Forced Migration Studies: Could We Agree Just to 'Date'?

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This essay questions the soundness of a scholarly shift away from 'refugee studies' in favour of 'forced migration studies'. It contends, first, that subsuming refugee studies into the broader framework of forced migration studies may result in a failure to take account of the specificity of the refugee's circumstances which are defined not just by movement to avoid the risk of harm, but by underlying social disfranchisement coupled with the unqualified ability of the international community to respond to their needs. Second, it argues that forced 'migration' (rather than, for example, forced 'migrant') studies encourages a focus on a phenomenon rather than on the personal predicaments, needs, challenges, and rights of refugees themselves. It may thus contribute to a lack of criticality in relation to policies which subordinate refugee autonomy to the pursuit of more systemic concerns. The first concern is illustrated by reference to the emergence of the 'internally displaced persons' category, the second by reference to the determination to find and mandate 'durable solutions' to forced migration, including to the movement of refugees.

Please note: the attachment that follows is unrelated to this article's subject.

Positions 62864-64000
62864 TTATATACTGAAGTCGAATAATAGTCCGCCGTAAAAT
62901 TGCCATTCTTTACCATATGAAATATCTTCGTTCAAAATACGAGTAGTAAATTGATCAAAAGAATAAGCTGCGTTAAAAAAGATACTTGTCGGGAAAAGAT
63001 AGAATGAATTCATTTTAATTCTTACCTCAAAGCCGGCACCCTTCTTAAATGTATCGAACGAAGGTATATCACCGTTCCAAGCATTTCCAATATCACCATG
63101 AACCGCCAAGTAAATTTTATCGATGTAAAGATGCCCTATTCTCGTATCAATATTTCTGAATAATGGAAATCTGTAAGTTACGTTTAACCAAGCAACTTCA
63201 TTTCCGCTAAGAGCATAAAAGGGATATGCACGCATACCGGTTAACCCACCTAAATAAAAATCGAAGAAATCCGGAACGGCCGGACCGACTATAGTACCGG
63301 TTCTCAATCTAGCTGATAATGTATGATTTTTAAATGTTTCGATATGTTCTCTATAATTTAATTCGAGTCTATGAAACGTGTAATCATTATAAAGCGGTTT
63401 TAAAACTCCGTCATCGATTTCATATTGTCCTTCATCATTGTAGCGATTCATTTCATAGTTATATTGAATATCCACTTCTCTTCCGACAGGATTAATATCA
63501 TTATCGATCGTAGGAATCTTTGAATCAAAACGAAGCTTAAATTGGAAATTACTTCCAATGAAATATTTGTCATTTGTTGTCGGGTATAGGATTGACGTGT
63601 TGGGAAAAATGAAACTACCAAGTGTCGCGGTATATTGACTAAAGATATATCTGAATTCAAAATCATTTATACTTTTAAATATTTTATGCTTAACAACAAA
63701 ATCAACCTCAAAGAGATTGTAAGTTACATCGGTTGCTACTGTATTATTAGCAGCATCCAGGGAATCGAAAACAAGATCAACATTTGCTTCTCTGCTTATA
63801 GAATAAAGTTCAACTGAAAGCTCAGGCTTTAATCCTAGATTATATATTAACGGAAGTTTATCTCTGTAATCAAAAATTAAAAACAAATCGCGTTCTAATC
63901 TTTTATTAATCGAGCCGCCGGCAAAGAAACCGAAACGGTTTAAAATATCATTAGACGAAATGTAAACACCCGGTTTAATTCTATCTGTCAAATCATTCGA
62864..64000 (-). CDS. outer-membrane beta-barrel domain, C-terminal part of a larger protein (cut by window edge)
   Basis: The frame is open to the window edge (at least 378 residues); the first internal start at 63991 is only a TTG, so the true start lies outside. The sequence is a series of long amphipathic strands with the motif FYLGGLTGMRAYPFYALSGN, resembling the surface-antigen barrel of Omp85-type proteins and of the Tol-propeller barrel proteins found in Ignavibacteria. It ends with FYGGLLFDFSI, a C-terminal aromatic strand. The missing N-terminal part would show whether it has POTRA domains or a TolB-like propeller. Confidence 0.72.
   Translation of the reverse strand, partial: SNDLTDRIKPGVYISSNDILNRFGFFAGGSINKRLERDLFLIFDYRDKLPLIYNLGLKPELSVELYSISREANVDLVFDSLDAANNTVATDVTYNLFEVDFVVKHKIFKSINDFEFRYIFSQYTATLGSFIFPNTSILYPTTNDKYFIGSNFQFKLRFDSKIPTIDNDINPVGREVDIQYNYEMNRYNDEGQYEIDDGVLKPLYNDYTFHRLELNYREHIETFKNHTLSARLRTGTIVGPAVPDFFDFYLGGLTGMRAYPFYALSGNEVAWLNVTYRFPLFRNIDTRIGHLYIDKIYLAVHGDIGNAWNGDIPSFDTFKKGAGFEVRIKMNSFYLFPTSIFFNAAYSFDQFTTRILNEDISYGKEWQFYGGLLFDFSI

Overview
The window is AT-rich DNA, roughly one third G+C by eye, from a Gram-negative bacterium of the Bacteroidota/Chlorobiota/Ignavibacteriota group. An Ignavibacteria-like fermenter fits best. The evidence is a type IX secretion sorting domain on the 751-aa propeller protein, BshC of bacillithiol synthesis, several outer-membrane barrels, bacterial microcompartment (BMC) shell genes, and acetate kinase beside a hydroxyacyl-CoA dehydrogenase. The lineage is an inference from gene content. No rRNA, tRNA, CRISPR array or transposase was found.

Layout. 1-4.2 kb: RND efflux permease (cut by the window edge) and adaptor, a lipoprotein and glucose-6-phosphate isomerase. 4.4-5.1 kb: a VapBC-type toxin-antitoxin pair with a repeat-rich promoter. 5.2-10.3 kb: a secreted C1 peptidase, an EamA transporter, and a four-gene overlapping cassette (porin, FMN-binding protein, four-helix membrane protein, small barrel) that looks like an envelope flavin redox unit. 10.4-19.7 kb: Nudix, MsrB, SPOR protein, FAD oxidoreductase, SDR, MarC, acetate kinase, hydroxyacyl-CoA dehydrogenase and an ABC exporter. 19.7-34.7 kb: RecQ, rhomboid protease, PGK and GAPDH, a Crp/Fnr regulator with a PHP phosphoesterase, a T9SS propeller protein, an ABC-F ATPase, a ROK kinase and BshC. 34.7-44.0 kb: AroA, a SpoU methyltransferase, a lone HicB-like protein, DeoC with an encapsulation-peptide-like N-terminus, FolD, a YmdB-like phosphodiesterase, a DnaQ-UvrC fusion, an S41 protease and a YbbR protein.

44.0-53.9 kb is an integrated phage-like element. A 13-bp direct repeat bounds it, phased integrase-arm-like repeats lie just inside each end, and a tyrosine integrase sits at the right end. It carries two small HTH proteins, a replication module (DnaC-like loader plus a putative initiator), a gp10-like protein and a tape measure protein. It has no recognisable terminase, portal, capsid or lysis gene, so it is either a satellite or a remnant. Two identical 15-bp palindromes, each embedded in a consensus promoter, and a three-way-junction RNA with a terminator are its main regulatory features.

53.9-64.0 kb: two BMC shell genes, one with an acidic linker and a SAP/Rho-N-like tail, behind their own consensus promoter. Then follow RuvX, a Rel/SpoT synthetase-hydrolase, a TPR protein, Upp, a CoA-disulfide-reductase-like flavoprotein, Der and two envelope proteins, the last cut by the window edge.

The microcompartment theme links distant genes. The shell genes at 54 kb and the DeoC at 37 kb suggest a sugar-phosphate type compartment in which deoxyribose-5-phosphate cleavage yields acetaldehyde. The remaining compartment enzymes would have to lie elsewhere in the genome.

This article is freely available to read from the publisher.